SoftBank's Yahoo Japan in merger talks with Line, shares jump
By Sam Nussey and Chris Gallagher TOKYO (Reuters) - SoftBank's Yahoo Japan is in talks to merge with messaging app operator Line Corp to create a $27 billion tech giant and help the Japanese conglomerate expand e-commerce and payments services.
By Sam Nussey and Chris Gallagher
TOKYO (Reuters) - SoftBank's Yahoo Japan is in talks to merge with messaging app operator Line Corp to create a $27 billion tech giant and help the Japanese conglomerate expand e-commerce and payments services.
Yahoo Japan, which last month changed its name to Z Holdings, said on Thursday discussions were underway with Line but nothing had been decided. SoftBank Corp, which owns almost half of Z Holdings, also acknowledged the talks.
Shares in Z Holdings, which had a stock market value of about $17 billion at Wednesday's close, jumped 17%. Shares in Line, which is valued at about $10 billion, closed up 15%.
Sources told Reuters on Wednesday a deal was likely by month-end and could see SoftBank Corp and Line's parent Naver Corp form a 50/50 venture that would control Z Holdings, which would in turn operate Line and Yahoo.
Line said in a statement it was considering ways to improve its corporate value but nothing had been decided.
A deal would bring together the operators of two of Japan's biggest QR code payment apps, as the country belatedly shifts to cashless payments. SoftBank's PayPay recently hit 19 million users through aggressive marketing, while Line Pay can tap the 82 million Japanese users of the Line app.
Those services are money-losing, with Line - which last year sold a majority stake in its mobile unit to SoftBank - reporting three consecutive quarters of operating losses as it tries to jump-start growth.
While the two companies combined revenues would exceed rival Rakuten Inc, whose shares fell 6% on the news, their combined transaction value would still be dwarfed by Rakuten, Goldman Sachs analyst Masaru Sugiyama wrote in a note.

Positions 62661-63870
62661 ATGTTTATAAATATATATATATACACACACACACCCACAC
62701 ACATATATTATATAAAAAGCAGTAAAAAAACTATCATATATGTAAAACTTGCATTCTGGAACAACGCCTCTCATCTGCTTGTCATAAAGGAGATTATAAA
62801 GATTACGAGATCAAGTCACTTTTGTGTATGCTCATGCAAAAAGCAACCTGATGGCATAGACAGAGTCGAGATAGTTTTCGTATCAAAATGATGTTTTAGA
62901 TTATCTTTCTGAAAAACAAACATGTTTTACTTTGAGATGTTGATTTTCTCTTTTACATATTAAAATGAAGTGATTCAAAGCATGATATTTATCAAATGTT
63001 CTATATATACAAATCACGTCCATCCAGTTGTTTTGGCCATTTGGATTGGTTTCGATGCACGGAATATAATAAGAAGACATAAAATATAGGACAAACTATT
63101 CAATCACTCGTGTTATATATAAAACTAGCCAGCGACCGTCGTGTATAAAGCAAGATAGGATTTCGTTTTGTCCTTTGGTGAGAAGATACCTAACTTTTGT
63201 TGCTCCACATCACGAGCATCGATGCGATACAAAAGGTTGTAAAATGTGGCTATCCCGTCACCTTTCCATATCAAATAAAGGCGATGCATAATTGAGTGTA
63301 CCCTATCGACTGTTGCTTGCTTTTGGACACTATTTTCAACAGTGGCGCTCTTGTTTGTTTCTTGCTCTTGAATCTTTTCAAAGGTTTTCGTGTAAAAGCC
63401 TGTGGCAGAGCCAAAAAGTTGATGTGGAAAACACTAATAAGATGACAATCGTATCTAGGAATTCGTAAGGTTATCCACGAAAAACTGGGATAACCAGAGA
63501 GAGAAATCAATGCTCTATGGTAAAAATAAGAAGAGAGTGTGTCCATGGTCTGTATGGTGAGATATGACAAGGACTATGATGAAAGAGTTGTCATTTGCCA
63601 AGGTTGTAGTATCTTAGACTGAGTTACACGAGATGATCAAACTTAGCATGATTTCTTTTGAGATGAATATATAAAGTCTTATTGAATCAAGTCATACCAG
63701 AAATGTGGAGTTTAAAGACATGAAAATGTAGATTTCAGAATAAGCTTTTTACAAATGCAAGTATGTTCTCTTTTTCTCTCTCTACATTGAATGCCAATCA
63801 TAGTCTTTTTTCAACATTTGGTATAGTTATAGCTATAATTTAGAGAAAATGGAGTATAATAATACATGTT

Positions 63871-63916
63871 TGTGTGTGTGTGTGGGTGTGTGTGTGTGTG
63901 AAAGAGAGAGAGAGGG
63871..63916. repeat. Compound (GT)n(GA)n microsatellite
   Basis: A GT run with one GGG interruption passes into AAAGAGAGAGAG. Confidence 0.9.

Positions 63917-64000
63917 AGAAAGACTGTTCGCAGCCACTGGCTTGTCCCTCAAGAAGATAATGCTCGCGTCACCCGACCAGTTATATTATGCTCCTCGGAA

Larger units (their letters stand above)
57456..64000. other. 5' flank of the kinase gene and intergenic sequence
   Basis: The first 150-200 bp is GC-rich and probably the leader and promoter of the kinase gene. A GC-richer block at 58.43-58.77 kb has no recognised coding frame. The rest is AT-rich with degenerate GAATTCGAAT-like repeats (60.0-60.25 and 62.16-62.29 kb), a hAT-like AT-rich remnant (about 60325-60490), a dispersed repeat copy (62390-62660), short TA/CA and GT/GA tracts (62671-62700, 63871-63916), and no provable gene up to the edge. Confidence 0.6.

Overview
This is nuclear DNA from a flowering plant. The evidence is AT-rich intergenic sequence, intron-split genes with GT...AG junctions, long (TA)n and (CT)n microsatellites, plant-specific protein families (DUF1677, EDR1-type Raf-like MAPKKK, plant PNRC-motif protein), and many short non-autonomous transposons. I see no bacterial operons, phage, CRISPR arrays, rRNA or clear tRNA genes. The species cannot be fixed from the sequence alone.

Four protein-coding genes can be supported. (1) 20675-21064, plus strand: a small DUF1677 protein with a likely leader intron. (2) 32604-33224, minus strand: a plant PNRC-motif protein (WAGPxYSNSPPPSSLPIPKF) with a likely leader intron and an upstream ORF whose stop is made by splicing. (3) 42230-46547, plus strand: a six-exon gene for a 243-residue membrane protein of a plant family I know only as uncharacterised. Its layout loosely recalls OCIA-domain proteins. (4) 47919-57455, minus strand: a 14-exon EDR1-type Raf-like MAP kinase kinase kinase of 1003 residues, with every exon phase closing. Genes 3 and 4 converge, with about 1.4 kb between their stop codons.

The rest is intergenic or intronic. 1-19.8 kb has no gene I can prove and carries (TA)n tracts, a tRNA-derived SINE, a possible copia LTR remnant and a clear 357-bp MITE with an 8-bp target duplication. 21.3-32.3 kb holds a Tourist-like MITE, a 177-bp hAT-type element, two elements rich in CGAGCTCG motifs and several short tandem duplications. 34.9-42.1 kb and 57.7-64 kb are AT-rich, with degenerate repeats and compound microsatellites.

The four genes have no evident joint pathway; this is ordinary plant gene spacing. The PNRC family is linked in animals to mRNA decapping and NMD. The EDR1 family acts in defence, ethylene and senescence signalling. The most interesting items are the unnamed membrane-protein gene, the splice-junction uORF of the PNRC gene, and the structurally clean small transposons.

SoftBank is making a major push into online retailing, launching PayPay Mall, as it tries to grow revenues outside its core telecoms business.
Seperately on Thursday, Z Holdings said it had acquired 50.1% of fashion e-tailer Zozo Inc in a $3.7 billion deal announced in September, as it bulks up against rivals such as Amazon.com.
The deal leaves Zozo founder and former CEO Yusaku Maezawa as the second largest shareholder with an 18% stake.
Dealmaking by SoftBank Corp, controlled by tech conglomerate SoftBank Group Corp, comes despite the weak performance of the technology bets of its parent, which recorded an $8.9 billion operating loss in the second quarter.
The group's first quarterly loss in 14 years followed a collapse in the value of its investment in office-sharing firm WeWork as investors have turned sceptical about the path to profitability at cash-burning startups.
(Reporting by Chris Gallagher, Noriyuki Hirata and Sam Nussey; Editing by Lincoln Feast and Mark Potter)
This story has not been edited by Firstpost staff and is generated by auto-feed.
By Robin Emmott and John Irish | BRUSSELS/PARIS BRUSSELS/PARIS France and Germany will agree to a U.S. plan for NATO to take a bigger role in the fight against Islamic militants at a meeting with President Donald Trump on Thursday, but insist the move is purely symbolic, four senior European diplomats said.The decision to allow the North Atlantic Treaty Organization to join the coalition against Islamic State in Syria and Iraq follows weeks of pressure on the two allies, who are wary of NATO confronting Russia in Syria and of alienating Arab countries who see NATO as pushing a pro-Western agenda."NATO as an institution will join the coalition," said one senior diplomat involved in the discussions. "The question is whether this just a symbolic gesture to the United States
BEIJING Chinese President Xi Jinping on Wednesday called for greater efforts to make the country's navy a world class one, strong in operations on, below and above the surface, as it steps up its ability to project power far from its shores.China's navy has taken an increasingly prominent role in recent months, with a rising star admiral taking command, its first aircraft carrier sailing around self-ruled Taiwan and a new aircraft carrier launched last month.With President Donald Trump promising a US shipbuilding spree and unnerving Beijing with his unpredictable approach on hot button issues including Taiwan and the South and East China Seas, China is pushing to narrow the gap with the U.S. Navy.Inspecting navy headquarters, Xi said the navy should "aim for the top ranks in the world", the Defence Ministry said in a statement about his visit."Building a strong and modern navy is an important mark of a top ranking global military," the ministry paraphrased Xi as saying.